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Vox Popoli on COVID and loss of trust in science

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Further to Matt Ridley’s recent comments at the Wall Street Journal,

‘Science” has become a political catchword. “I believe in science,” Joe Bidentweeted six days before he was elected president. “Donald Trump doesn’t. It’s that simple, folks.”

But what does it mean to believe in science? The British science writer Matt Ridley draws a pointed distinction between “science as a philosophy” and “science as an institution.” The former grows out of the Enlightenment, which Mr. Ridley defines as “the primacy of rational and objective reasoning.” The latter, like all human institutions, is erratic, prone to falling well short of its stated principles. Mr. Ridley says the Covid pandemic has “thrown into sharp relief the disconnect between science as a philosophy and science as an institution.”

Tunku Varadarajan, “How Science Lost the Public’s Trust” at Wall Street Journal (July 23, 2021)

Vox Popoli adds, re COVID-19:

Scientists, by and large, are relatively stupid. Even worse, they’re accustomed to being more or less unaccountable. They’re high-level midwits, for the most part, which is why so many epidemiologists failed to note the obvious: if you make an incorrect prediction that costs people a considerable amount of time, money, or freedom, you will not get a second chance to tell them what to do.

Vox Popoli, “Why people don’t “believe in” science” at Vox Day (July 26, 2021)

In Canada — just for example — schools were shut in Ontario but open in BC (without incident). Churches were shut in BC but bars were open. As if the virus cares whether you pray or booze. Any number of similarly inane restrictions were put in place in many places which did nothing but convince the more intelligent members of the public that the “science” behind it all was nonsense.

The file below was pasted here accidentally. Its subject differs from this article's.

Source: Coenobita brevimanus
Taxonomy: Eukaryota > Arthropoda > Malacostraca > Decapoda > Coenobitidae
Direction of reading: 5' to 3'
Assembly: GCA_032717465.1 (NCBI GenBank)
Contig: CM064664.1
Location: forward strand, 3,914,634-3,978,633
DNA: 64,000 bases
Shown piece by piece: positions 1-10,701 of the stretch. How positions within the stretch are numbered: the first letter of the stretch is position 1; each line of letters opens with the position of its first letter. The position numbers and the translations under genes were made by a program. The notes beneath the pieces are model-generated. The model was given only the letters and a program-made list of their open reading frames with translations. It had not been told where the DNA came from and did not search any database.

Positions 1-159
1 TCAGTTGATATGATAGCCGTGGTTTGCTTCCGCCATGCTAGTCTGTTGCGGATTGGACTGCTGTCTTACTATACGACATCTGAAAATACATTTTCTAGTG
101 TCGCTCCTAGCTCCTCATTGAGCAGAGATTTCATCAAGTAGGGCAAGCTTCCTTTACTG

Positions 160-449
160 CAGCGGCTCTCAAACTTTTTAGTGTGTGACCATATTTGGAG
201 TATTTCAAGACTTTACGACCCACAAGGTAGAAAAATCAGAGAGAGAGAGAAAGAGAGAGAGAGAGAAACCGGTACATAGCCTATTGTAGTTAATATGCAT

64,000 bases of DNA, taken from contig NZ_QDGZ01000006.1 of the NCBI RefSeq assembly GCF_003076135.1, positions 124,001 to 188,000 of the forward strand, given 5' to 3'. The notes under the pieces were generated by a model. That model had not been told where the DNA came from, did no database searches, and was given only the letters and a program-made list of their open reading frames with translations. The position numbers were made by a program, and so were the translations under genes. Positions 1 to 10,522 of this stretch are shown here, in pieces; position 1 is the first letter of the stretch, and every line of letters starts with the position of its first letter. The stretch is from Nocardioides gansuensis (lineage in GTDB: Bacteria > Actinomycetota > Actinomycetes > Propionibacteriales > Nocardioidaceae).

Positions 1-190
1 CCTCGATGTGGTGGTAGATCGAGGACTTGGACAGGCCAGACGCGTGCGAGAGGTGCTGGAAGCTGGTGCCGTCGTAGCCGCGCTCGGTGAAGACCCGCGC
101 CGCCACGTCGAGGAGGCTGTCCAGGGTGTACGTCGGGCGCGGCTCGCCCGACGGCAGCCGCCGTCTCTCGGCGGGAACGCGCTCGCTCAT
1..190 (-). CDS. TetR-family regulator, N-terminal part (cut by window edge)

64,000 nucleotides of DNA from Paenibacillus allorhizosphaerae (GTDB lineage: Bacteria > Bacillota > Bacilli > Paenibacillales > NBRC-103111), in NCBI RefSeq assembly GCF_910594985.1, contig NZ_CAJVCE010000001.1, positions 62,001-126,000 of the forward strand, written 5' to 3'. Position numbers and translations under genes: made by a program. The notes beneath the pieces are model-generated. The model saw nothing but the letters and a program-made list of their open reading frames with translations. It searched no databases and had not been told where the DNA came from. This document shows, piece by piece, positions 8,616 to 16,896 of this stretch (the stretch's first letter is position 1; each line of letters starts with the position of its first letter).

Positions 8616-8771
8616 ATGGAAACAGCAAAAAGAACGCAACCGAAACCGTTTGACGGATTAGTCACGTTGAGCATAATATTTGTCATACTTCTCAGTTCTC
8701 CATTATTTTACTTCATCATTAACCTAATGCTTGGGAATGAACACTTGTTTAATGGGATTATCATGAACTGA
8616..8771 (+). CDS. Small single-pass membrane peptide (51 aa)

That raises an uncomfortable question. How much science is educated nonsense?

Most people want to believe in science. For example, if a loved one has cancer, we totally, definitely want to believe that science has answers that work.

But when witless bureaucrats turn it all into a very costly and painful nonsense panic, it’s precisely the smarter part of the public that they are alienating.

On the bright side, there should be a market for adult ed in philosophy of science! Let’s see what we can do to help people understand what science is and isn’t.

Hat tip: Ken Francis, co-author with Theodore Dalrymple of The Terror of Existence: From Ecclesiastes to Theatre of the Absurd

It's easier for Jane and Joe (and Jazmaine) to let the screen tell them what to think. Philosophy of Science? Get out of here with your mumbo-jumbo. We need to hear what to do next from El Presidente on the news, because he cares. Andrew asauber
"Accustomed to being unaccountable" doesn't hit the point. Institutional scientists are highly accountable to the agencies who write the grants. That's worse than unaccountable. In this case the agencies demand models that induce maximum fear and terror, so the epidemiologists provide those models. Any simulation can be shaped to meet the demands of the customer. polistra
And on the heels of this comes the blindingly obvious news that people who over-trust science are more prone to being fooled: https://phys.org/news/2021-07-misplaced-science-fosters-pseudoscience.html EDTA

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